• What, if any, school-based workshops do teachers find most helpful in improving their understanding of the role of play therapy with children suffering from trauma and neglect as part of a whole school strategy
Firstly, the dissertation will explore the literature on mental health, with a focus on Australia and school contexts. The study will then discuss trauma and possible effects, and the role of play therapy which research has found to be an effective counselling tool for children exposed to trauma and neglect (Landreth, 2002; Kot & Tyndall-Lind, 2005). The study will then investigate the role of inter-professional communication and teacher education.
Chapter 2 Literature Review
2.1 Contextual Background
An improved understanding of the benefits of play therapy, trauma theory and characteristics children may present with is important with ongoing concern worldwide about the number of children exposed to abuse and neglect. This may indicate an increased likelihood of classroom teachers working with children with mental health and developmental vulnerabilities as a result of this. The second national data collection of Mental Health Difficulties of children and adolescents in Australia was released in August 2015 (AIHW, 2015), with the publication of the second Child and Adolescent Mental Health and Wellbeing survey. In Australia, the incidence of mental health difficulties appears to be increasing. The inaugural survey, conducted in 1998 reported Mental Health Difficulties to be the third leading cause of disability in Australia, with fourteen percent of Australian children and adolescents aged fourteen to seventeen having mental health or behavioural problems (Sawyer et al., 2000). In 2003, mental health difficulties were reported to be the second highest cause of disability in Australia (Begg et al., 2007), and in 2012, the Australian Bureau of Statistics estimated that 25% of young people aged between twelve and twenty-six years’ experience mental health problems (ABS, 2012). However, Sawyer (2000) reports that only one in four young people with mental health difficulties receives professional support. Substantiated cases of abuse and neglect are also increasing in Australia with an increase from 26, 237 children aged 0-12 the subject of a substantiation of notification during the 2007-2008 calendar year, to 33, 561 cases during the 2013-2014 calendar year (AIHW, 2015). Statistics are similar in other western countries with childhood abuse and neglect in the United States a major public health problem, with ‘childhood exposure to interpersonal trauma described as a silent epidemic’ (Kaffman, 2009; Gibert et al., 2009).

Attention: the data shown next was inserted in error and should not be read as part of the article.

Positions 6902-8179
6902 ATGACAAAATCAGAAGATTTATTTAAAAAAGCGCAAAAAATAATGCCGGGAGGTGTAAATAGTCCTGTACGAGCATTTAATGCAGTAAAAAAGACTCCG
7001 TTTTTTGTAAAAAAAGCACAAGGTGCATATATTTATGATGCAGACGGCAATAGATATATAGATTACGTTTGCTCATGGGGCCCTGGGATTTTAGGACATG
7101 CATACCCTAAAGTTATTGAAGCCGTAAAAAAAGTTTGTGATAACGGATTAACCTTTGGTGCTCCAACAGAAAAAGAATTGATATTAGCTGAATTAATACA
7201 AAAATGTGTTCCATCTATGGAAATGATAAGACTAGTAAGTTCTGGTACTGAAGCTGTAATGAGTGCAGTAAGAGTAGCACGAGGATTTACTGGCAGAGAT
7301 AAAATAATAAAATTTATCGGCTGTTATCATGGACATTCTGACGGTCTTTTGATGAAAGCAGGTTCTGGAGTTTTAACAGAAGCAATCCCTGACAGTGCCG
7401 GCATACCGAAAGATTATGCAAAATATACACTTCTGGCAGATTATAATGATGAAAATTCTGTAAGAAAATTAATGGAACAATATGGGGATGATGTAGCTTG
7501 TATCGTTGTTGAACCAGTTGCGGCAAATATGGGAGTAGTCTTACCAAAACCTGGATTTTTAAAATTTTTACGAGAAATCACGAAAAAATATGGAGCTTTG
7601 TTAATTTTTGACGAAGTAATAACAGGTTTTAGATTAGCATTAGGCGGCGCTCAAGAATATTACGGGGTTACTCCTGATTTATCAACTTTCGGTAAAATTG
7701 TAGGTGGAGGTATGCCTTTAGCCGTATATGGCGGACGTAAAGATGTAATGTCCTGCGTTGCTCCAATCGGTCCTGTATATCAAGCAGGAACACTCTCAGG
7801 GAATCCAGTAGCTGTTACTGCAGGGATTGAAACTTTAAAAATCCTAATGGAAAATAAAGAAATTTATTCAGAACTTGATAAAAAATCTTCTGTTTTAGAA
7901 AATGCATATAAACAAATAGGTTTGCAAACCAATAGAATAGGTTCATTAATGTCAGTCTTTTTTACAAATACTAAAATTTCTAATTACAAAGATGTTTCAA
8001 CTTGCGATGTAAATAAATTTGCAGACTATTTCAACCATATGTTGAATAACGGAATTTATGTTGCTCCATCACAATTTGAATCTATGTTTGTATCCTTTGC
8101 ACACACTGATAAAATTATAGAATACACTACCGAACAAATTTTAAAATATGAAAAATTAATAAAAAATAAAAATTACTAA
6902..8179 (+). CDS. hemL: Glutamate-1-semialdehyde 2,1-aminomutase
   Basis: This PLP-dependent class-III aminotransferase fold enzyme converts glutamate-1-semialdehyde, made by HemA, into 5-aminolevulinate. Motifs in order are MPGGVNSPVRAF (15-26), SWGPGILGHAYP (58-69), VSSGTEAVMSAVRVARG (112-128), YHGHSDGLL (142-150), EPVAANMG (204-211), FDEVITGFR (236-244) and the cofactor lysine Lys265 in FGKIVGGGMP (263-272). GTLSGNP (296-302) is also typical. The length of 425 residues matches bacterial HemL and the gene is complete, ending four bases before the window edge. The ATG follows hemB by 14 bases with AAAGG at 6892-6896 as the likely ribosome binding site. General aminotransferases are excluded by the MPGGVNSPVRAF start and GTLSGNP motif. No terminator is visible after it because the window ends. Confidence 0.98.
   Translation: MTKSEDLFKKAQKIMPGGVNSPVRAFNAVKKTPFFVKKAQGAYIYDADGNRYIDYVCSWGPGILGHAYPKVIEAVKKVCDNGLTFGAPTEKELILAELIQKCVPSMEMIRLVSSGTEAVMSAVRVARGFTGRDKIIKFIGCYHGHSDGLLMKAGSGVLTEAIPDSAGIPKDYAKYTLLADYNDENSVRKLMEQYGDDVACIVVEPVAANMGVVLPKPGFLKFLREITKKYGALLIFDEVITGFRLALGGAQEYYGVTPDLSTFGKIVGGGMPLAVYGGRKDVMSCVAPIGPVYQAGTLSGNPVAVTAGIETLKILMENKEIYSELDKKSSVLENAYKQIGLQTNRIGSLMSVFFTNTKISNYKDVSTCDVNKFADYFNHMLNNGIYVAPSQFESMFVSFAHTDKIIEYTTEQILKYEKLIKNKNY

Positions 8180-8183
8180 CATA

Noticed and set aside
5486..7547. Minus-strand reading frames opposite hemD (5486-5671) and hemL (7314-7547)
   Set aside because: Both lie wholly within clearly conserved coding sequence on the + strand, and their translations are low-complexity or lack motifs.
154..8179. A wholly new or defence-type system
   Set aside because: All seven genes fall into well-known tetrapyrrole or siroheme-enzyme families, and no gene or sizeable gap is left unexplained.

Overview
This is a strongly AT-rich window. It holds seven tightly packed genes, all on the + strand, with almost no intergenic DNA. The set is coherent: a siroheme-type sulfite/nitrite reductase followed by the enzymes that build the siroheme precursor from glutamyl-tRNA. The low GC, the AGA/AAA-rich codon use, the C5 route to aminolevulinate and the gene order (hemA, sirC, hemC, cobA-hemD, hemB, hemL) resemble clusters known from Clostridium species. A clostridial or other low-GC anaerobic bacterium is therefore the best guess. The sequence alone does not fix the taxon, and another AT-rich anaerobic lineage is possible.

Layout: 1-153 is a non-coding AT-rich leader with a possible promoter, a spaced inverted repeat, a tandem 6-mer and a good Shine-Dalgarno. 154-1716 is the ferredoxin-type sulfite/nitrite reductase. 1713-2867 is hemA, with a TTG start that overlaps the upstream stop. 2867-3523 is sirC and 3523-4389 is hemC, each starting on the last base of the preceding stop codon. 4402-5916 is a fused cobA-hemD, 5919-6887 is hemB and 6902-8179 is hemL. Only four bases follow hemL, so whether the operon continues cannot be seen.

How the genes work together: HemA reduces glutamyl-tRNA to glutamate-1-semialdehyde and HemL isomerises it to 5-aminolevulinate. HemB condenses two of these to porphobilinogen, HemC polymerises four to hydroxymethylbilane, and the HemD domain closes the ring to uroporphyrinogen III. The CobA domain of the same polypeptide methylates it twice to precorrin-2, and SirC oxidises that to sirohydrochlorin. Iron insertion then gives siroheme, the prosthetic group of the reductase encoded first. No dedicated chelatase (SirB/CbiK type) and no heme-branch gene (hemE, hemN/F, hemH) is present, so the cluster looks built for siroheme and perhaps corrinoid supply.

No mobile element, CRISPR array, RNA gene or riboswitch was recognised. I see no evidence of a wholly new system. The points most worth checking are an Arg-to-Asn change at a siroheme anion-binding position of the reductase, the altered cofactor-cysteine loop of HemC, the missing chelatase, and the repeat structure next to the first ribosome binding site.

The World Health Organization promotes schools as an ‘ideal environment’ to promote positive mental health with schools in recent years becoming primary providers of mental health services (Durlak et al., 2011; Burns et al., 1995; WHO, 2011). In Australia, the Health Promoting Schools (HPS) approach supports the Kids Matter Program (2012) in primary schools, and the Mind Matters Program (2010) in secondary schools. These programs use universal strategies to promote whole school positive mental health strategies, and use a three-tiered approach to prevention and intervention. Similarly, Positive Behavior for Learning (PBL) uses a school-wide universal design that targets behavior using a three-tiered approach. The aim of these three-tiered prevention programs is for all students to receive universal support at the first tier level, additional support if required at the second tier, and where needed the highest level of support at the third tier. Elias and Weissberg (2000) argue the importance of teacher training in these programs in order to support inter-professional communication, “if teachers lack the training, skills, and knowledge necessary to participate in an exchange of experiences and developments with external partners, and the ability to work across professional and institutional boundaries – there is little feasibility in implementing or sustaining a HPS approach” (p.8).